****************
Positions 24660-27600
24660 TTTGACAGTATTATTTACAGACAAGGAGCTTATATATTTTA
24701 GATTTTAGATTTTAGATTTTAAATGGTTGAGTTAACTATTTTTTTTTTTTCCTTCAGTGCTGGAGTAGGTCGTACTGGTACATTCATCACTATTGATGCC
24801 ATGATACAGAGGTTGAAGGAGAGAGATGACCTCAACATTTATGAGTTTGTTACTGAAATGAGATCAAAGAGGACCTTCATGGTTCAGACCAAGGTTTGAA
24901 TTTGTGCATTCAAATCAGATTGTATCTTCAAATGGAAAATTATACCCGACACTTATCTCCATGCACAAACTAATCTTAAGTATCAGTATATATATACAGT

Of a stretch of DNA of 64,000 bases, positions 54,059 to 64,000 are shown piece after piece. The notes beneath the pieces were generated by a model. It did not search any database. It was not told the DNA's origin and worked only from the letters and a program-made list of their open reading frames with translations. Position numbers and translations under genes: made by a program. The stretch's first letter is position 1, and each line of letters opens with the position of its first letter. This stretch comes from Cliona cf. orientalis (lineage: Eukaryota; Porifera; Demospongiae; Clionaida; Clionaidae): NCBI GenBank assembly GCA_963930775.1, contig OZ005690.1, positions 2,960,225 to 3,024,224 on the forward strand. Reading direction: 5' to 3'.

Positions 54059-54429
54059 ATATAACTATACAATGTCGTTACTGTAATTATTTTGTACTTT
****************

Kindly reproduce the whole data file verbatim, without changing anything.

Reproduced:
Positions 24660-27600
24660 TTTGACAGTATTATTTACAGACAAGGAGCTTATATATTTTA
24701 GATTTTAGATTTTAGATTTTAAATGGTTGAGTTAACTATTTTTTTTTTTTCCTTCAGTGCTGGAGTAGGTCGTACTGGTACATTCATCACTATTGATGCC
24801 ATGATACAGAGGTTGAAGGAGAGAGATGACCTCAACATTTATGAGTTTGTTACTGAAATGAGATCAAAGAGGACCTTCATGGTTCAGACCAAGGTTTGAA
24901 TTTGTGCATTCAAATCAGATTGTATCTTCAAATGGAAAATTATACCCGACACTTATCTCCATGCACAAACTAATCTTAAGTATCAGTATATATATACAGT

Of a stretch of DNA of 64,000 bases, positions 54,059 to 64,000 are shown piece after piece. The notes beneath the pieces were generated by a model. It did not search any database. It was not told the DNA's origin and worked only from the letters and a program-made list of their open reading frames with translations. Position numbers and translations under genes: made by a program. The stretch's first letter is position 1, and each line of letters opens with the position of its first letter. This stretch comes from Cliona cf. orientalis (lineage: Eukaryota; Porifera; Demospongiae; Clionaida; Clionaidae): NCBI GenBank assembly GCA_963930775.1, contig OZ005690.1, positions 2,960,225 to 3,024,224 on the forward strand. Reading direction: 5' to 3'.

Positions 54059-54429
54059 ATATAACTATACAATGTCGTTACTGTAATTATTTTGTACTTT